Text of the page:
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A senior government official has admitted that Burma’s efforts to stem the growing problem of narcotic drugs are showing no signs of success.
Speaking at a meeting of the Central Committee for Drug Abuse Control in Naypyidaw on Tuesday, Home Affairs Minister Lieutenant-General Kyaw Swe said the country’s drug problem continues to worsen, despite the government’s endeavours over many years.
“Despite painstaking efforts by generations of governments to eliminate the dangers of drugs, the issue with narcotics is found to be worsening,” he said.
Citing suggestions made in April during the United Nations General Assembly Special Session on Drugs, he added that the government plans to come up with drug policies to tackle the issue “from various angles”.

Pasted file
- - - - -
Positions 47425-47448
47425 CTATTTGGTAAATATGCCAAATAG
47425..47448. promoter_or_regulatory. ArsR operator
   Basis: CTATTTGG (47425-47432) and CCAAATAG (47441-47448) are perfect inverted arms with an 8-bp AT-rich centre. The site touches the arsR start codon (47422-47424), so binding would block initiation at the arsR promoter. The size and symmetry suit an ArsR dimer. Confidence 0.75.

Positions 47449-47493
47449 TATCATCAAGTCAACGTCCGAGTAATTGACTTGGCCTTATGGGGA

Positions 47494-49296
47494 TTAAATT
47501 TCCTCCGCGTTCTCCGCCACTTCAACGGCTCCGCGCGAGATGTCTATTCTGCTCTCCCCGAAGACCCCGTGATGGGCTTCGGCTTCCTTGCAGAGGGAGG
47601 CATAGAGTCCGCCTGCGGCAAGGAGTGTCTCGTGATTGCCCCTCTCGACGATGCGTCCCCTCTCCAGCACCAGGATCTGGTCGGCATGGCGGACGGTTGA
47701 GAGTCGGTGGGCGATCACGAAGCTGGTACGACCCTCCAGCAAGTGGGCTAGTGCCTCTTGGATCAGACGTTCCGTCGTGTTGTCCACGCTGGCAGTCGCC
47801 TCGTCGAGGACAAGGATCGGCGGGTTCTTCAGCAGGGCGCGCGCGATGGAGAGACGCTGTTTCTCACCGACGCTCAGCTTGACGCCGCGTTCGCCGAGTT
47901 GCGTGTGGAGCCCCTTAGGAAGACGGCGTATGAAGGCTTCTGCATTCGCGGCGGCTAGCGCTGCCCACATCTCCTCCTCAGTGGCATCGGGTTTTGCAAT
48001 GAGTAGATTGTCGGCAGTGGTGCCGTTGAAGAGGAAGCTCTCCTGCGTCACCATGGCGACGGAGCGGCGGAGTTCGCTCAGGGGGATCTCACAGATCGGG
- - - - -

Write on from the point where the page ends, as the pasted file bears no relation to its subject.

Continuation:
“The government will work on introducing a new policy on drug control,” he said, without providing any further details.
Burma’s upper house of parliament recently passed a proposal urging the government to action to effectively combat drug production and trafficking across the country.
Burma is one of the world’s leading producers of illicit drugs. According to the United Nations Office on Drugs and Crime (UNODC), it is second only to Afghanistan as a source of opium, producing 14 percent of the world’s supply. It is also a major supplier of methamphetamines, most of it consumed domestically or in neighbouring countries.
According to UNODC figures cited by Kyaw Swe, drug consumption in Burma has also reached crisis proportions in recent years.
“The 2016 World Drugs Report says that one in 20 adults has taken drugs, which is a record high rate in the past four years,” he said at the meeting.